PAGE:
US-China animosity grows with tit-for-tat embassy closures

US secretary of state Mike Pompeo delivers one of his most combative speeches on China

Police walk in front of the entrance of US consulate in Chengdu. Photograph: Noel Celis/AFP via Getty

Police walk in front of the entrance of US consulate in Chengdu. Photograph: Noel Celis/AFP via Getty

 

Tensions between Washington and Beijing intensified sharply on Friday after China closed the US consulate in Chengdu in reprisal for the closure of the Chinese consulate in Houston, Texas, earlier this week.

China alleged that staff at the US representation had “interfered in China’s internal affairs and endangered China’s security and interests”.

The development came as the United States defended its decision to order China to close its Texas consulate on Wednesday, claiming that Chinese nationals were engaged in economic espionage.

The consulate’s links with universities and hospitals in the greater Houston area have come under scrutiny by US investigators. A Chinese national, who had originally been given sanctuary in the Chinese consulate in San Francisco, was arrested and was due to appear in court on Friday on charges of failing to disclose links with the People’s Liberation Army when applying for a visa.

Speaking at a briefing in Washington, a senior justice department official said a network of PLA associates who concealed their affiliation was operating in more than 25 cities across the United States, and the Chinese consulate had been giving guidance to people about evading detection.

“It has been an increase in malign activity, intelligence activity over time and at some point you say enough is enough,” the official said. A senior state department official also linked the clampdown on the Houston office with China’s pursuit of research into a coronavirus vaccine. Houston is home to some of the US’s best-known research hospitals and has emerged as a centre of medical research in recent years.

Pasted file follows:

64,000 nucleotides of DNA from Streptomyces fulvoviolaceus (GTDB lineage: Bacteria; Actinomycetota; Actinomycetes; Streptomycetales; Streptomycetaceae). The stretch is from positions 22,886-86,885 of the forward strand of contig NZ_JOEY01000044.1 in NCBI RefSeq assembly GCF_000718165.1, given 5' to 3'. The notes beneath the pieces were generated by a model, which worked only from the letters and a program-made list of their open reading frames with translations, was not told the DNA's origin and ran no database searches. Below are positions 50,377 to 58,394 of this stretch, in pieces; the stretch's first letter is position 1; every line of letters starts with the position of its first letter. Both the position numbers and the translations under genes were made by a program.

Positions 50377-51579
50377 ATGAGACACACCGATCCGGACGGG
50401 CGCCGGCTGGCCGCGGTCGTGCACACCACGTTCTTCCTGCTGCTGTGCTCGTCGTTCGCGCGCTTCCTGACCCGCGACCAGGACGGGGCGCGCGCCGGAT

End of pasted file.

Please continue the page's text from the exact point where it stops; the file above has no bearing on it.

‘Increasingly authoritarian’

In a speech at the Nixon presidential library in California on Thursday evening, US secretary of state Mike Pompeo delivered one of his most combative speeches yet on China, claiming Beijing had walked away from promises regarding Hong Kong and the South China Sea.

Recalling Richard Nixon’s historic visit to China in 1972, he said that “the world was much different then”.

“Today China is increasingly authoritarian at home, and more aggressive in its hostility to freedom everywhere else,” he said, adding that “the free world must triumph over this new tyranny.”

He urged US allies to find “more creative and assertive ways” to press China to change, declaring: “Securing our freedoms from the Chinese Communist Party is the mission of our time.”

The tit-for-tat closure of diplomatic missions is the latest sign of tensions between the world’s two largest economies. Washington has slapped new sanctions on some Chinese companies over their alleged involvement in the repression of the Uighur minority.

It has also successfully persuaded some countries, most recently Britain, to exclude Chinese phone company Huawei from its planned 5G networks. US president Donald Trump has also repeatedly blamed China for the spread of coronavirus, which originated in the city of Wuhan late last year.